I think it might be game designer heresy to say it now, but there are a lot of amazing things in Dungeon World. One of my favorites is the command to “Draw maps, leave blanks.” At first this seemed counter intuitive to me. If I have a map, I want a map. Full stop, no blanks. But usually, I don’t want a map. I don’t want it predetermined what lies to the East because then I cannot serve the needs of the story as it stands whenever the characters head East. I felt that maps are remnants of old school dungeon crawl games where the GM is god and everything is pre-planned according to their desires.
I recently got around to reading The Warren by Marshall Miller. The Warren is a Powered by the Apocalypse game based on rabbit fiction like Watership Down. It has some really elegant design. My very favorite bit – and what inspired this post – is the Compete move. For those who don’t know (and really, you should) when two players compete they both hide a d6 in their hand and simultaneously reveal it. If one has a higher value, that player gets their way and chooses one of the two values as the stress that both players’ characters take. If it’s a tie, they both take stress and no one wins.
I absolutely love how this move uses dice in a non-random way! I posted about this to Google Plus and John Aegard mentioned that Riddle of Steel had a different non-random dice mechanic. Competing players held a red or white die in your hand and revealed it simultaneously with their opponent. A red die is an attack, a white die is a defense and undefended attacks succeed automatically.
This got me thinking. How else could dice be used in a non-random manner?
I have run Epidiah Ravachol‘s sword-and-sorcery masterpiece Swords Without Master dozens of times. Doing so, I’ve developed a very specific way to introduce newcomers to the game. This is how I do it.
There is a class of games that is not “fun” to play in the traditional sense (although I imagine we could argue about what that is), but one still gets something out of playing them. The term may not be precise enough, but I will call those games worthwhile.
These games do not offer the same sense of satisfaction that a game where you play super capable bad-asses would.
The best example I can offer of this type of game is Liam Burke’s Dog Eat Dog.
There has been talk on the online roleplaying community (i.e. G+) lately about how we signal that games are to be taken seriously. As creators we want our games to be played and to have this happen we need to get them in the hands and brains of their potential audience. How do we tell that audience that our game is worth their time?
I think that all of the factors in signaling the worthiness of a game can be broken down into two components: reputation and effort.
Reputation is the easy one to discuss. If you’ve already made games that have been taken seriously it is more likely that your next game will also be taken seriously. Getting to that point is hard, but its effect is obvious. Some of the benefits of reputation can be gained by associating your game with those who already have reputation, either by getting a pull quote from them, having them post an actual play of the game, or recruiting them to write a chapter, playset, character class, etc. Still, this marker of seriousness is hard to obtain and exploring how to will likely result in some circular reasoning rather quickly (e.g. write good games so people will know your games are good).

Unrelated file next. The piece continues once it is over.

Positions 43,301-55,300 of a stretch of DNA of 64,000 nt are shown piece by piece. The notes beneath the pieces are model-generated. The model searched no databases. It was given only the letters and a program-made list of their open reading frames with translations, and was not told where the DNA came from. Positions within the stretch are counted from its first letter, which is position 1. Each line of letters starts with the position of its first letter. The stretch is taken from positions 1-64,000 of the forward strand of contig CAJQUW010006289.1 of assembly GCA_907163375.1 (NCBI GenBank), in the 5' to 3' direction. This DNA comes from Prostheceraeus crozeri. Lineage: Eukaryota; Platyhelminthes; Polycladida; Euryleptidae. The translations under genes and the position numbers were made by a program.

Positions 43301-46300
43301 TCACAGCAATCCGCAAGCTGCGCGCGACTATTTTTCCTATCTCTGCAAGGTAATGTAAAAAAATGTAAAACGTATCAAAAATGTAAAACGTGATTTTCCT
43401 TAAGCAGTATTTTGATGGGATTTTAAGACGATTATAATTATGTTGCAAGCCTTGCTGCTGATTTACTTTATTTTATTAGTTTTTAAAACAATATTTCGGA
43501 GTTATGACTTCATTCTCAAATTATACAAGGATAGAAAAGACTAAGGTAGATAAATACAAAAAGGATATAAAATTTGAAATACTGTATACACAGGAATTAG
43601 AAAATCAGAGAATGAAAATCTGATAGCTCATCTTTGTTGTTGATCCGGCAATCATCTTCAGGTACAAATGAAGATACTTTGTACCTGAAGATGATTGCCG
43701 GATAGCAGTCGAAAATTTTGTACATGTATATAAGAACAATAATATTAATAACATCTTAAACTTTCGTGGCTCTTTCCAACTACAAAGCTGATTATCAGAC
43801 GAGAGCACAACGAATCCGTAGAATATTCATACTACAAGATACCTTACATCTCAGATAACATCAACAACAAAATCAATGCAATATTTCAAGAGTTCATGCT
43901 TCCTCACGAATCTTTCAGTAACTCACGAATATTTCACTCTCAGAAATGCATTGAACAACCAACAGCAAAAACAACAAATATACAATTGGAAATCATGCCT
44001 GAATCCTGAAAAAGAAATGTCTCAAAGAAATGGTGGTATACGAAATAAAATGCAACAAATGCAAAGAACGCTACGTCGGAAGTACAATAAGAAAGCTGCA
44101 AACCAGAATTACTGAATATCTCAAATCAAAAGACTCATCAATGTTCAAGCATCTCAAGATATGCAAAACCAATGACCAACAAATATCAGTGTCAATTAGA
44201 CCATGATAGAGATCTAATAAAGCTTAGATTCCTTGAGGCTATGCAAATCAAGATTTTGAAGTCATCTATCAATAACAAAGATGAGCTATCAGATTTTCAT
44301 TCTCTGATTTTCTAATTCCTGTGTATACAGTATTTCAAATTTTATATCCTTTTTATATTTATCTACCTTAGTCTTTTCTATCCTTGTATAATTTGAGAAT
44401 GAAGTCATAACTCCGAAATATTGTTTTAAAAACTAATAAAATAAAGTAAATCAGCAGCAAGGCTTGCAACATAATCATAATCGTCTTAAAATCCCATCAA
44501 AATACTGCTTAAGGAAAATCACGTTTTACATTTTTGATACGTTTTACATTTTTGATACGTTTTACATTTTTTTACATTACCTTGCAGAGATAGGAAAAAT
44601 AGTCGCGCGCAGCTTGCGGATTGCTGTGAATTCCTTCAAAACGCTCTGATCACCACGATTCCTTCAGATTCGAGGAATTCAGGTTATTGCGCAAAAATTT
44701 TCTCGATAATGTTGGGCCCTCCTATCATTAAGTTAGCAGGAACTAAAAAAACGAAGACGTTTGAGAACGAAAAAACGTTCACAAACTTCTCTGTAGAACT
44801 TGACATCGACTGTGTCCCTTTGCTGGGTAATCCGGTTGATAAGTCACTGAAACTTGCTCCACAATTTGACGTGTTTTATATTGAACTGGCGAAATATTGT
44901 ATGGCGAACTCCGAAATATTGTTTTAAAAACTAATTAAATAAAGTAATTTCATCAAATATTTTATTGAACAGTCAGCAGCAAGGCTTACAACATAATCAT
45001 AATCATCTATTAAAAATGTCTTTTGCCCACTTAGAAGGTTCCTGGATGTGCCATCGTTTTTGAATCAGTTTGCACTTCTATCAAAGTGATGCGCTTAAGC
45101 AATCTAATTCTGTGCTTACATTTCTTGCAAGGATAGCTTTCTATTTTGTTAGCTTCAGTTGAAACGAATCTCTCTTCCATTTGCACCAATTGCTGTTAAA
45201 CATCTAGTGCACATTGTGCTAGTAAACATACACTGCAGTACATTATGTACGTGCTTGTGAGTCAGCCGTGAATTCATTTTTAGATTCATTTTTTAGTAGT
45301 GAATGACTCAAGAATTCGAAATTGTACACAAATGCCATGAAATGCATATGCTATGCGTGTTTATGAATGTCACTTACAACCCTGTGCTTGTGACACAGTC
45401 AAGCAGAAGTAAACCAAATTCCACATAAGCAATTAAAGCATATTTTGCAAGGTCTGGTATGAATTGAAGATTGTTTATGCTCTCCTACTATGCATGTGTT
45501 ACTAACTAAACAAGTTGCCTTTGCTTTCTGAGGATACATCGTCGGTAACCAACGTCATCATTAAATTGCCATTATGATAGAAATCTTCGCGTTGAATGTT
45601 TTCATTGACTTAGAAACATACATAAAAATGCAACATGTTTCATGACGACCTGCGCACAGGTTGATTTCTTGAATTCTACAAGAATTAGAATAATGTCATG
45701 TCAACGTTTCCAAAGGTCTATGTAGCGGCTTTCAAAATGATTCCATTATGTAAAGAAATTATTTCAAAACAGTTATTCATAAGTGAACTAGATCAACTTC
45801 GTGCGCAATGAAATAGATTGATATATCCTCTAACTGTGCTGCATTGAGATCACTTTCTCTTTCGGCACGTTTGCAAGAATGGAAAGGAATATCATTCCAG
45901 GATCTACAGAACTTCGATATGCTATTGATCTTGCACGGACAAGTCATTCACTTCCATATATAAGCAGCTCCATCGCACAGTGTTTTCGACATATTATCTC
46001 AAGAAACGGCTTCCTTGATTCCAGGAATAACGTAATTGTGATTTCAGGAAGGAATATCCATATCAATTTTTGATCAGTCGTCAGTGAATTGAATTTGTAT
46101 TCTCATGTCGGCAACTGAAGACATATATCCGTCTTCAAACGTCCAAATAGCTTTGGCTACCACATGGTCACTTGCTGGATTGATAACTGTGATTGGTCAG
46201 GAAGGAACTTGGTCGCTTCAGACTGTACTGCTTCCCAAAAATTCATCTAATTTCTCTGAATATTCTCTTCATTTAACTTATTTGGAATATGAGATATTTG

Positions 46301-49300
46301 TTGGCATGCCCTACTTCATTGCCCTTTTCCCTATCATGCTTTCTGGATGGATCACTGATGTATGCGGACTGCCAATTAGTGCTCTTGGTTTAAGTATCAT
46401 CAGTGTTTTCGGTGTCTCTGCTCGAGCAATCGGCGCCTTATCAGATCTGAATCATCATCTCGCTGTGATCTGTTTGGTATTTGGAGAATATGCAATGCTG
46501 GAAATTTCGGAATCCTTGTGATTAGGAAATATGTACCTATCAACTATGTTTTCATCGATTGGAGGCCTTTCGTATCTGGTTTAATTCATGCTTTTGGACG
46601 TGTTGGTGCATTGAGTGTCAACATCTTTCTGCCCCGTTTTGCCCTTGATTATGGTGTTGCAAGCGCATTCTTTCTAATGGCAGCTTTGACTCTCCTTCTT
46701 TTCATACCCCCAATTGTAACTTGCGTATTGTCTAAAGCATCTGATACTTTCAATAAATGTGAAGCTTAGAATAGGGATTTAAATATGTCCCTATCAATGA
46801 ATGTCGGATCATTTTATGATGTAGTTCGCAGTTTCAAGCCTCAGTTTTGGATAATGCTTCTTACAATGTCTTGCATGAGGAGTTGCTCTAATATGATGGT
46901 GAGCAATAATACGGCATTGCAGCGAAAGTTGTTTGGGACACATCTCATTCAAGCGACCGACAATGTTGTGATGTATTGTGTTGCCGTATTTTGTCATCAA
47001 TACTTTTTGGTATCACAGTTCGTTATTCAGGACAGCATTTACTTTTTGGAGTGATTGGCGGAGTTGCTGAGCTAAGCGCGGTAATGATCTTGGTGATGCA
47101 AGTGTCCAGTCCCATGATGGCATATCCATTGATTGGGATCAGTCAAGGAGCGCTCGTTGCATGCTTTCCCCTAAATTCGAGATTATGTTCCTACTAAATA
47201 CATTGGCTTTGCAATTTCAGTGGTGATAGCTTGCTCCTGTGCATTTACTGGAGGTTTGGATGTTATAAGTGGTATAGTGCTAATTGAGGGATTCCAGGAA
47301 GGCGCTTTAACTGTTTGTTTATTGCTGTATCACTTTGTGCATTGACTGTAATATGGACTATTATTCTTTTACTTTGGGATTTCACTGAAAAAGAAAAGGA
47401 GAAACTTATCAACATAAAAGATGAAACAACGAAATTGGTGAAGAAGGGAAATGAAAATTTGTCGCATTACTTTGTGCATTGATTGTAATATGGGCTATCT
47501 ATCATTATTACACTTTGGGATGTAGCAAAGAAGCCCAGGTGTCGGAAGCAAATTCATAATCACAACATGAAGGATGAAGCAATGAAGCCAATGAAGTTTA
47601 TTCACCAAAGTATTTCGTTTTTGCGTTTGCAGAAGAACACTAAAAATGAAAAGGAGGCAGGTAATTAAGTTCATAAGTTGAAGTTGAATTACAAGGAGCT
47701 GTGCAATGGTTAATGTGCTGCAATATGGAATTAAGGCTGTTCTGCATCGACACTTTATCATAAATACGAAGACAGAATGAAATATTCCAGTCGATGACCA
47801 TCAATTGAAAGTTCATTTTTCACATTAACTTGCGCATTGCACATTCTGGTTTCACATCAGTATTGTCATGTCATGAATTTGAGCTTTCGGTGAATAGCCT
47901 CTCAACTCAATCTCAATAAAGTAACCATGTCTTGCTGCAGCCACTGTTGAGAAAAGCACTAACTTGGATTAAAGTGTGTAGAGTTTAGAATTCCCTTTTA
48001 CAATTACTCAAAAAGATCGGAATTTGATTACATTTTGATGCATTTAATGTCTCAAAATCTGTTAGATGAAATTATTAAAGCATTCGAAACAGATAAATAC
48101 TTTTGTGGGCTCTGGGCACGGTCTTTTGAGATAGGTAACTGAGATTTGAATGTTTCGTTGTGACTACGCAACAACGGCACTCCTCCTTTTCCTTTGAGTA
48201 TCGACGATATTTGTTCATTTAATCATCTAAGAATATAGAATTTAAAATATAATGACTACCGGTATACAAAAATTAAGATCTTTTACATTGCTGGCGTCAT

Effort is the component that you can actually do something about. It is also the more nebulous component, and in fact, I feel the need to clarify it to visible effort. If I’ve worked on a game for three years I have clearly taken it seriously, but if none of that effort comes across to potential consumers it cannot affect their decision.
Here is my rule of thumb regarding effort (or apparent lack thereof):
Anything that makes it look like you’ve just dumped your game into the world without a thought or plan is hindering it from being taken seriously.
There are five* markers for effort put into a game. If I were to rank these in order of importance it would look like this:
If you’ve read much of what I’ve written, you probably know that Epidiah Ravachol is one of my favorite game designers and overall people. Furthermore, I am a big fan of the misfit space friends genre of fiction. That’s what makes it strange that it took me so very long to play Vast & Starlit, his microgame of miscreants in space that is so short it will take you less time to read the whole game than it would to read my summary of it. In 2016 I have rectified this oversight to the tune of two plays.
And what wonderful stories we came up with! The kind that you look to shoehorn into any discussion of roleplaying you can. “Oh, that reminds me of the time our spaceship got jealous of the android and human interfacing and refused to play anything but jilted lover laments on the stereo…” Rich, exciting stuff that is the space equivalent of what Brendan Conway talks about as the Swords Without Master effect; when you hear an over-the-top, almost too good to believe story of sword and sorcery roleplaying, you can almost always pinpoint it as a Swords story. And the space version of that is what came out of our two Vast & Starlit sessions.
Itras By is one of my favorite roleplaying games in the history of forever. It does the surreal/absurdist genre perfectly, yet always ends up telling a relatable, human story.
I have honed my practice of running Itras By down a fairly concrete set of steps and I thought it would be useful to share it out wide. So… here it is!